Proposed Calif law could set precedent

NEW YORK Mon Apr 7, 2008 2:39pm EDT

Michael Travaglini, executive director of the Massachusetts state pension fund, speaks at the Reuters Global Hedge Fund and Private Equity Summit in New York April 7, 2008. REUTERS/Brendan McDermid (UNITED STATES)

Michael Travaglini, executive director of the Massachusetts state pension fund, speaks at the Reuters Global Hedge Fund and Private Equity Summit in New York April 7, 2008.

Credit: Reuters/Brendan McDermid (UNITED STATES)

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NEW YORK (Reuters) - A proposed California law banning pension funds from investing in buyout shops that have sold stakes to sovereign wealth funds could set a precedent that narrows investment options and returns for the funds, the head of Massachusetts' state pension fund said on Monday.

Speaking at the Reuters Hedge Funds and Private Equity Summit in New York, Michael Travaglini, the executive director of Massachusetts' Pension Reserves Investment Management Board (PRIM) said he was concerned about the growing trend of legislation that places economic limitations based on political causes.

"If over the next five years, you pass 15 different divestment bills, that impact on the fund in our investible universe is significantly larger," Travaglini said.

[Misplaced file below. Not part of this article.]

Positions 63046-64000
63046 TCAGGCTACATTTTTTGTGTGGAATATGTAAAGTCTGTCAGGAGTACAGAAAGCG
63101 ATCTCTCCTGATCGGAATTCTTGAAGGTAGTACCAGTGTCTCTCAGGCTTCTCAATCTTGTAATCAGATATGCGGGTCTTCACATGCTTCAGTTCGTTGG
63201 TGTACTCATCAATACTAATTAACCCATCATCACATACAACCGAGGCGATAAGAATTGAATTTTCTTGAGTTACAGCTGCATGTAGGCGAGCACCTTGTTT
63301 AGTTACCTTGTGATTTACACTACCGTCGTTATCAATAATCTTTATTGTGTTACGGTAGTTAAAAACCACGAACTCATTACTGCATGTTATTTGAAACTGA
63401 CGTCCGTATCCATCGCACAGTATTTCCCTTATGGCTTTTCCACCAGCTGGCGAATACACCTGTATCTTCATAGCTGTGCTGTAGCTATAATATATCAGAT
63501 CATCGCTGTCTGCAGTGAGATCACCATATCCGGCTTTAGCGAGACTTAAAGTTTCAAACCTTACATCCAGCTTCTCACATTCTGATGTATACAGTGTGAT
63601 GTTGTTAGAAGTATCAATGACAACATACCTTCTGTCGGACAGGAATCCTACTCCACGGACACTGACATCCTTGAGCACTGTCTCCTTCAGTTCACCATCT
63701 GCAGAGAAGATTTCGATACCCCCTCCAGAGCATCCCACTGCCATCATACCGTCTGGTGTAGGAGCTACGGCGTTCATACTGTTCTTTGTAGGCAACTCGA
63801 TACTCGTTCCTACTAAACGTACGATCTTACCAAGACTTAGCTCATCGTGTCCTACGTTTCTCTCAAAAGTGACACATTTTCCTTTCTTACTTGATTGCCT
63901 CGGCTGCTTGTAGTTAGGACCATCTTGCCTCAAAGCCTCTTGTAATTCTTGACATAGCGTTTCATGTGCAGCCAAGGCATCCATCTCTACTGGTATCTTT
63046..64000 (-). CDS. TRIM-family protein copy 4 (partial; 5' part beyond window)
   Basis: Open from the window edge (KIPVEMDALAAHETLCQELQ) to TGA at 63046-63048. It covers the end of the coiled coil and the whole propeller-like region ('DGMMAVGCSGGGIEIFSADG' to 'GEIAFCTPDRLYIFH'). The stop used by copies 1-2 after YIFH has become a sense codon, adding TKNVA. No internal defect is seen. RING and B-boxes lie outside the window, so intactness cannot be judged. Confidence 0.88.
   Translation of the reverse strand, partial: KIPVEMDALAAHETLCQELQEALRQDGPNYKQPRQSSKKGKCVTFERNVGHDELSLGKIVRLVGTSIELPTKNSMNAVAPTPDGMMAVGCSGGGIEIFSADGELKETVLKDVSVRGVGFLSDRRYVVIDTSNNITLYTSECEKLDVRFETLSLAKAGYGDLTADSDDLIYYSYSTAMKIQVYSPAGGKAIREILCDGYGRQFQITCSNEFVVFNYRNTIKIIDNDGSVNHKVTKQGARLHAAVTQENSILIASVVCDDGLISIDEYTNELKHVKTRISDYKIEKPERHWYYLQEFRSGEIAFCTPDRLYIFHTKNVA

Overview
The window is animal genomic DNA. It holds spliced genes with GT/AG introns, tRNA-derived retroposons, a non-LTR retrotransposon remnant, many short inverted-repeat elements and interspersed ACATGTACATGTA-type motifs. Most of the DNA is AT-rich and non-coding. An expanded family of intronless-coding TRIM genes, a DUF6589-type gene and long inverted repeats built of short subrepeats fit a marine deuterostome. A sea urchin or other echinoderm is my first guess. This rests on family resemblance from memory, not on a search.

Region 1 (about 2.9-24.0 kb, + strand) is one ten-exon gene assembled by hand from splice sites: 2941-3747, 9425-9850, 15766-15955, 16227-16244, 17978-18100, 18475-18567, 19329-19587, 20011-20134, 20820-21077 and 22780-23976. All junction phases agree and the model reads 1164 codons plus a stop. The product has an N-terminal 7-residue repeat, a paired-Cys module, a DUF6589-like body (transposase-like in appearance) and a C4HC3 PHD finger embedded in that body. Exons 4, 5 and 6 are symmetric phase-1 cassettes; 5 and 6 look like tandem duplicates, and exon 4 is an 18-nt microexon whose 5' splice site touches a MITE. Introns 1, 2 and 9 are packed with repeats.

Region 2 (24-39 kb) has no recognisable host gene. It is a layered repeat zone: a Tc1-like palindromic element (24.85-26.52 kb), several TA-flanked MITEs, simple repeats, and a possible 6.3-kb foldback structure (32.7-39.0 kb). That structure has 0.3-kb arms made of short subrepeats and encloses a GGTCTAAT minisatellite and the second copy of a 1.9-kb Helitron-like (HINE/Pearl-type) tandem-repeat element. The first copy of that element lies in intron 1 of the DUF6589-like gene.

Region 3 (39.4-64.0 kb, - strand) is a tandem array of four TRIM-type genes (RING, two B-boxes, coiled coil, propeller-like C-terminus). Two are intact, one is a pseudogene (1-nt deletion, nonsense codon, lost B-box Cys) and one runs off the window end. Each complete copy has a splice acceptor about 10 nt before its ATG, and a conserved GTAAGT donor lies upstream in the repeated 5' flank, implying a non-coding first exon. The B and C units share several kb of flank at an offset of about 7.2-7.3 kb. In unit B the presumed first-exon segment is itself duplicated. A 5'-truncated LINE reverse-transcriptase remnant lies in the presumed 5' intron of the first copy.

The number of bills are going to go up, and our returns are going to go down, he added.

Several U.S. states, including Massachusetts, have passed divestment laws and pulled money out of stocks to protest killings in Sudan's Darfur region. The U.S. government has accused Sudan of genocide, but Sudan has denied the charge.

The Massachusetts fund is one of the largest and most successful in the country, managing about $50.3 billion in assets.

Travaglini said his fund sold about $450 million worth of securities as a result of the Sudan divestment law.

"Selling $450 million of $50 billion won't create a noticeable effect," he said.

But such regulations could encourage more groups to lobby governments for a growing universe of causes, he added.

"There's going to a be a line outside the statehouse with every person who thinks their cause is equally compelling," he said.

"How do I decide from genocide to nuclear weapons to greenhouse gases to people who don't want to be in casinos or liquor," said Travaglini, the brother of Massachusetts Senate President Robert Travaglini.

In California, the Responsible Private Equity Investment Act bill is seeking to ban the California Public Employees Retirement System and the California State Teachers' Retirement System, the two largest U.S. pension funds, from investing in private equity firms that have sold stakes to these sovereign funds.

Large buyout shops like Apollo Management LP, Blackstone Group LP (BX.N) and Carlyle Group CYL.UL have sold stakes to these vehicles, which are usually the investment vehicles of foreign governments.

Legislators have also recently grown concerned about the influx of foreign money into U.S. enterprises, from a potential buyout of communication equipment maker 3Com Corp COMS.O by Bain Capital and China's Huawei Technologies HWT.UL on national security concerns, to the role of sovereign wealth funds.

(For summit blog: summitnotebook.reuters.com/)

(Editing by Jeffrey Benkoe)